Credit Comparison. Xinyuan’s interest expense and financing terms improved significantly in the past 18 months, but the company’s credit remains weaker than peers:
Xinyuan’s significant assets outside China provide diversification of market exposures and jurisdictions that should reduce some credit risks relative to the peer companies, but Xinyuan bond price levels do not seems to reflect this. When Shenzhen developer Kaisa Group defaulted in 2015 early indications were that holders of the company’s US$ bonds could be significantly disadvantaged relative to domestic creditors. A consensual restructuring agreement was eventually reached and the rights of Kaisa bond holders were not tested in Chinese courts.
If Xinyuan’s strong current cash position cannot be deployed in near-term land acquisitions then paying down debt to reduce interest expense and improve credit quality is an attractive alternative.
Payout Ratio. In fundamental terms a dividend transfers value, but does not create value. However this transfer can have two significant benefits:
- Governance. Investors in Chinese securities sometimes doubt whether the controlling shareholder will truly share the benefits of his company’s growth and value with minority investors so a meaningful dividend payment is a good governance signal. The China Securities Regulatory Commission is even pushing for all listed companies to pay dividends (LINK)
- Realization of Fair Value. If a company has significant value not reflected in its share price then a large dividend returns a portion of that full value at no discount. For example, a Xinyuan investor can now buy shares at 31% of book value, receive dividends paid at 100% of book value, reinvest at 31% of book value, receive more dividends at 100% of book value, and significantly compound his long-term return. It’s the same as the accretion from share repurchase, but with a greater degree of investor control.
2016 Payout ratios from Xinyuan and peers:
Xinyuan’s bond indentures limit combined annual dividends + buyback to $50mm. The company delivered $50.2mm in 2016 (most likely exceeding the annual bond limitation by using a carryforward of unused allowance from 2015). The high payout ratio provided a strong governance signal and also a significant financial benefit to investors by returning a portion of the full book value which they are able to acquire in the market at a large discount.
Investor Communications. A company which effectively communicates its strategy will increase investor confidence and decrease the perceived risk of holding its securities. Most of Xinyuan’s peers communicate in these forms:
- Chairman/CEO letter. The controlling shareholder will exercise the dominant influence over major strategic decisions. The letter in the company’s Annual and Interim reports can share the Chairman’s vision for company development, his/her perception of market challenges/opportunities, and provide valuable insight into a company’s long-term potential. Some companies also provide a helpful illustrated overview of company operations.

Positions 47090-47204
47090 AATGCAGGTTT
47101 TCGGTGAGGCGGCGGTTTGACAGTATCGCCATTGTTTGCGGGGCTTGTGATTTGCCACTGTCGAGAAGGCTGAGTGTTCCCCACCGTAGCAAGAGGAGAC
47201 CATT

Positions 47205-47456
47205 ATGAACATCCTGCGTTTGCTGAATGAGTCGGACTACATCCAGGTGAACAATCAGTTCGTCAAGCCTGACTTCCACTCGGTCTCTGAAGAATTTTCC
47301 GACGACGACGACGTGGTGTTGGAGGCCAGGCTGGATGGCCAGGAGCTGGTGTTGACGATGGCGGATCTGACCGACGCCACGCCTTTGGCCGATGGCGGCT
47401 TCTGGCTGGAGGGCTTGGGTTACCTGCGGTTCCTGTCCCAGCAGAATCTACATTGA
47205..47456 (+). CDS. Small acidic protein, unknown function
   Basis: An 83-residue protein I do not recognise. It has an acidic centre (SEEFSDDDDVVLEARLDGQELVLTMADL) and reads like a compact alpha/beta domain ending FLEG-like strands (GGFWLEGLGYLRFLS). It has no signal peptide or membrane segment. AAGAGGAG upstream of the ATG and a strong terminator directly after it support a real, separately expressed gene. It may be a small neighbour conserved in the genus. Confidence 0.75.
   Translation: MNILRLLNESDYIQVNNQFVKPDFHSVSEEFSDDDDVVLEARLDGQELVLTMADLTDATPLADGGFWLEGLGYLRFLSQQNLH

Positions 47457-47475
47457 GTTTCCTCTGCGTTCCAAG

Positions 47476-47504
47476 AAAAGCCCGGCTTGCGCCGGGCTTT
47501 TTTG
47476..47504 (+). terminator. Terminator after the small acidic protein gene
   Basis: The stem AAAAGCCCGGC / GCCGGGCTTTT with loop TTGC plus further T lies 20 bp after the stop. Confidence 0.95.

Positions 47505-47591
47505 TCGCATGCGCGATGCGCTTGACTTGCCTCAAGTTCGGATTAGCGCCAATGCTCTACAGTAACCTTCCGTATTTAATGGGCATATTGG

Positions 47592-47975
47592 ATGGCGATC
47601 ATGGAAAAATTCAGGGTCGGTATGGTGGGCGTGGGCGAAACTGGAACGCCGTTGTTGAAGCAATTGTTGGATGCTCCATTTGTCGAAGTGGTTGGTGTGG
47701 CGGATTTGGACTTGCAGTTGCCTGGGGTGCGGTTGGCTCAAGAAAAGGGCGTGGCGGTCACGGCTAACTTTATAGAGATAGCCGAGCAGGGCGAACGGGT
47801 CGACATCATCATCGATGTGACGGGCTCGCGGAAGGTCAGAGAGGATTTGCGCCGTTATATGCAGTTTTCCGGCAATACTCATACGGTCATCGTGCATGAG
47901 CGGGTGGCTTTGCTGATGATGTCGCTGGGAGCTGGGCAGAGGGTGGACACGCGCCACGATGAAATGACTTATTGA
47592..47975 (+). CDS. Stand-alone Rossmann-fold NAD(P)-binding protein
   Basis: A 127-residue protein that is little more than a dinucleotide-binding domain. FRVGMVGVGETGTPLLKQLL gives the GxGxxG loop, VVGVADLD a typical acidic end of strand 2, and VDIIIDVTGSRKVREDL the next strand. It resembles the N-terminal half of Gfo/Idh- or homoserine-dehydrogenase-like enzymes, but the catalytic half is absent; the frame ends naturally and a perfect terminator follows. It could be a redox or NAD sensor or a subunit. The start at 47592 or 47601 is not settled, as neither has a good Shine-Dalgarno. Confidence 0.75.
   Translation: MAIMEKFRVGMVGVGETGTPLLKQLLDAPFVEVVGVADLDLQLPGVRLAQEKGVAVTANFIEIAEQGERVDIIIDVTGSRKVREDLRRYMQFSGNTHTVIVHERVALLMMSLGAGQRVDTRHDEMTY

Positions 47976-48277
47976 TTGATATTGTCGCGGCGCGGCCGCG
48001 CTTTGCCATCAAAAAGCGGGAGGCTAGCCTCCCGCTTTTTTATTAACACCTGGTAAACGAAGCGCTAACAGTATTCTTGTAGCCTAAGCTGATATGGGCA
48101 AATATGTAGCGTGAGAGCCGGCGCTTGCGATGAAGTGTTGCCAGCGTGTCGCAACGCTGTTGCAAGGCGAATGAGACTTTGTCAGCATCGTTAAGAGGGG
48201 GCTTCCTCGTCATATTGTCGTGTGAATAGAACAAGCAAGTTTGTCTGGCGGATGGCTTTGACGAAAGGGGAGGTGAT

- Results Presentation. An easily read summary of highlights from the past year’s activity and future outlook.
- Newsletter. Most Hong-Kong listed developers provide a monthly update on contract sales and any significant corporate developments beyond those requiring mandatory regulatory disclosure. Real estate development is a capital intensive business and a monthly newsletter is a means to maintain ongoing confidence of capital market participants.
|Ticker||Company||Chairman/ CEO Letter||Results Presentation||Monthly Newsletter||Equity Analysts (#)|
|Sources: Companies, Koneko Research|
Absence of communication from Xinyuan likely increases the perceived risk of investing in the company and has an adverse impact on its share price. Further comments in the next section…
Long-Term Value Generation. Share prices are moved by many factors beyond management control and near-term valuation may have no impact on a controlling shareholder with no intention of ever selling shares. The perspective of the controlling shareholder is best measured by long-term appreciation of book value (plus dividends). Book value is a reasonable measure of fair value as property development assets deliver retained earnings and property investment assets deliver valuation gains/losses (subject to some accounting nuances).
Despite the multiple adverse impacts of Xinyuan’s 2014 overexpansion, the company has still generated long-term return close to peer averages and superior to Henan-based Central China.
While Xinyuan is the primary focus of this article, it’s worth noting that Yuzhou delivered the highest long-term return, has outstanding investor communications, a high payout ratio, strong credit, and excellent profitability. The Chairman signaled a favorable opportunity in January with his insider buys (see 01/04/17).
Access to capital on attractive terms can play an important role in the success of a capital intensive real estate development business. Xinyuan is at a disadvantage relative to some peers due to its higher cost of debt and very weak share valuation. Unfortunately the company’s investor communications significantly lag peers. Areas of possible improvement: